Journal Article

Effects of initial condition and cloud density on the composition of the grain mantle

Ankan Das, Kinsuk Acharyya and Sandip K. Chakrabarti

in Monthly Notices of the Royal Astronomical Society

Published on behalf of The Royal Astronomical Society

Volume 409, issue 2, pages 789-800
Published in print December 2010 | ISSN: 0035-8711
Published online November 2010 | e-ISSN: 1365-2966 | DOI: http://dx.doi.org/10.1111/j.1365-2966.2010.17343.x
Effects of initial condition and cloud density on the composition of the grain mantle

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The evolution of grain mantles in various interstellar environments is studied. We concentrate mainly on water, methanol and carbon dioxide, which constitute nearly 90 per cent of the grain mantle. We investigate how the production rates of these molecules depend on the relative gas-phase abundances of oxygen and carbon monoxide and constrain the relevant parameter space that reproduces these molecules close to the observed abundances. Allowing the accretion of only H, O and CO on the grains and using the Monte Carlo method, we follow the chemical processes for a few million years. We allow the formation of multilayers on the grains and incorporate the freeze-out effects of accreting O and CO. We find that the formation of these molecules depends on the initial conditions as well as on the average cloud density. Specifically, when the number density of accreting O is less than three times that of CO, methanol is always overproduced. Using the available reaction pathways it appears to be difficult to match the exact observed abundances of all three molecules simultaneously. Only in a narrow region of parameter space are all three molecules produced within the observed limits. Furthermore, we found that the incorporation of the freeze-outs of O and CO leads to an almost steady state on the grain surface. The mantle thickness grows anywhere between 60 and 500 layers in a period of two million years. In addition, we consider a case in which the gas number density changes with time owing to the gradual collapse of the molecular cloud and present the evolution of the composition of different species as a function of the radius of the collapsing cloud.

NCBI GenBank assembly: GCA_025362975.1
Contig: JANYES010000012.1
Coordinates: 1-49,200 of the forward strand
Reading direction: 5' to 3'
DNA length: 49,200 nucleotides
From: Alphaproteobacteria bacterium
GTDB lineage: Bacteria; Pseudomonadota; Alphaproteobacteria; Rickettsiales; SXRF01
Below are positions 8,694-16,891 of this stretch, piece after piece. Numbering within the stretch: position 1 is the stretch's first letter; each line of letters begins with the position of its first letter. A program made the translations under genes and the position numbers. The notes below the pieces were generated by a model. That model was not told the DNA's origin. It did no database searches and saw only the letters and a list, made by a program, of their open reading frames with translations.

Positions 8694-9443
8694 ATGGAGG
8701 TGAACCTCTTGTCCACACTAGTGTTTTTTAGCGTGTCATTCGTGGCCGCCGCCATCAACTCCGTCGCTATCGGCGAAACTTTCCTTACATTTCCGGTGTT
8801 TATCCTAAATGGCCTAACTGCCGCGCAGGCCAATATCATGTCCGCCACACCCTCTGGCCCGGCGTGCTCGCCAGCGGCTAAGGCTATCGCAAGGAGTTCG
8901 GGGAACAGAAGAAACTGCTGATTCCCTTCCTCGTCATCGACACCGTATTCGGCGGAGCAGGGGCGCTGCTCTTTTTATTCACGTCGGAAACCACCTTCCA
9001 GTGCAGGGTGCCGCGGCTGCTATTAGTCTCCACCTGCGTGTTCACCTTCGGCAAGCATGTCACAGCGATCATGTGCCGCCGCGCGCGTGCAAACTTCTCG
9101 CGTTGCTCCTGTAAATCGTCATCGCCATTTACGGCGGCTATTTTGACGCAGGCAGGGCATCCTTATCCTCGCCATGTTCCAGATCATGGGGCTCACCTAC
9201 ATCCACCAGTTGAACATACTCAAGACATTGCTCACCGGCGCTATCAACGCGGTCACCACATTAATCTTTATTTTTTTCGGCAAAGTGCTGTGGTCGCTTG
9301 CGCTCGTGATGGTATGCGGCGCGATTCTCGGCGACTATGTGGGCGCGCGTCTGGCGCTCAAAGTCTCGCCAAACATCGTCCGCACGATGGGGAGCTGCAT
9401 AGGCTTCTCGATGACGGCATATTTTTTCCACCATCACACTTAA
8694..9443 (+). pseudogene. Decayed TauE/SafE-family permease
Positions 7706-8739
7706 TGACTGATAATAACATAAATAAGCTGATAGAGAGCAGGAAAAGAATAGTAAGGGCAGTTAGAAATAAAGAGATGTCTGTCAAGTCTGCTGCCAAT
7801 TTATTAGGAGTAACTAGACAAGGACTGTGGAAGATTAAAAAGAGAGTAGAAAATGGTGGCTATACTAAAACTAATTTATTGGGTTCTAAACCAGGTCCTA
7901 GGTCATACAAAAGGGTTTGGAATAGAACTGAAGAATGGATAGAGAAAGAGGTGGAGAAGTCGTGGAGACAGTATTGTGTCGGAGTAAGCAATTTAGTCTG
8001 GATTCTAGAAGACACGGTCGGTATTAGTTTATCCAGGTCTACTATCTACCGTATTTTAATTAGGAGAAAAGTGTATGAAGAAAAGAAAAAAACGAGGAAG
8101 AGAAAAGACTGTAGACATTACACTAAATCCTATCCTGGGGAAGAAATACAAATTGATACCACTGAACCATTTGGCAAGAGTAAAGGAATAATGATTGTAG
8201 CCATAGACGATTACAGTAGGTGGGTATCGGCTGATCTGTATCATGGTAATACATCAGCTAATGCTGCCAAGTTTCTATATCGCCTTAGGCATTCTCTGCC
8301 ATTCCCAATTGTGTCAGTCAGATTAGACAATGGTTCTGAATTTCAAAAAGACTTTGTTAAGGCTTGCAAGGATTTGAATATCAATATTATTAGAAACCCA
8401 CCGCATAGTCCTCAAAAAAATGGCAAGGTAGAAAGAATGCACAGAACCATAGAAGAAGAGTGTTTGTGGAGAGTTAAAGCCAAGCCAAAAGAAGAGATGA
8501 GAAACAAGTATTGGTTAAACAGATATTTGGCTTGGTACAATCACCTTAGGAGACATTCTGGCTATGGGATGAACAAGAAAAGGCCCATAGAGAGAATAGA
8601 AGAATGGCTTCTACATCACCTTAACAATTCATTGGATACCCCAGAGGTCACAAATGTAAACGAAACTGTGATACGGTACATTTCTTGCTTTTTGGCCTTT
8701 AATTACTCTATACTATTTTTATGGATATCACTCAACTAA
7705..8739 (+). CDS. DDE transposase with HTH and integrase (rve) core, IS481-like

Keywords: hydrodynamics; molecular processes; stars: protostars; ISM: abundances; ISM: molecules

Journal Article.  8427 words.  Illustrated.

Subjects: Astronomy and Astrophysics

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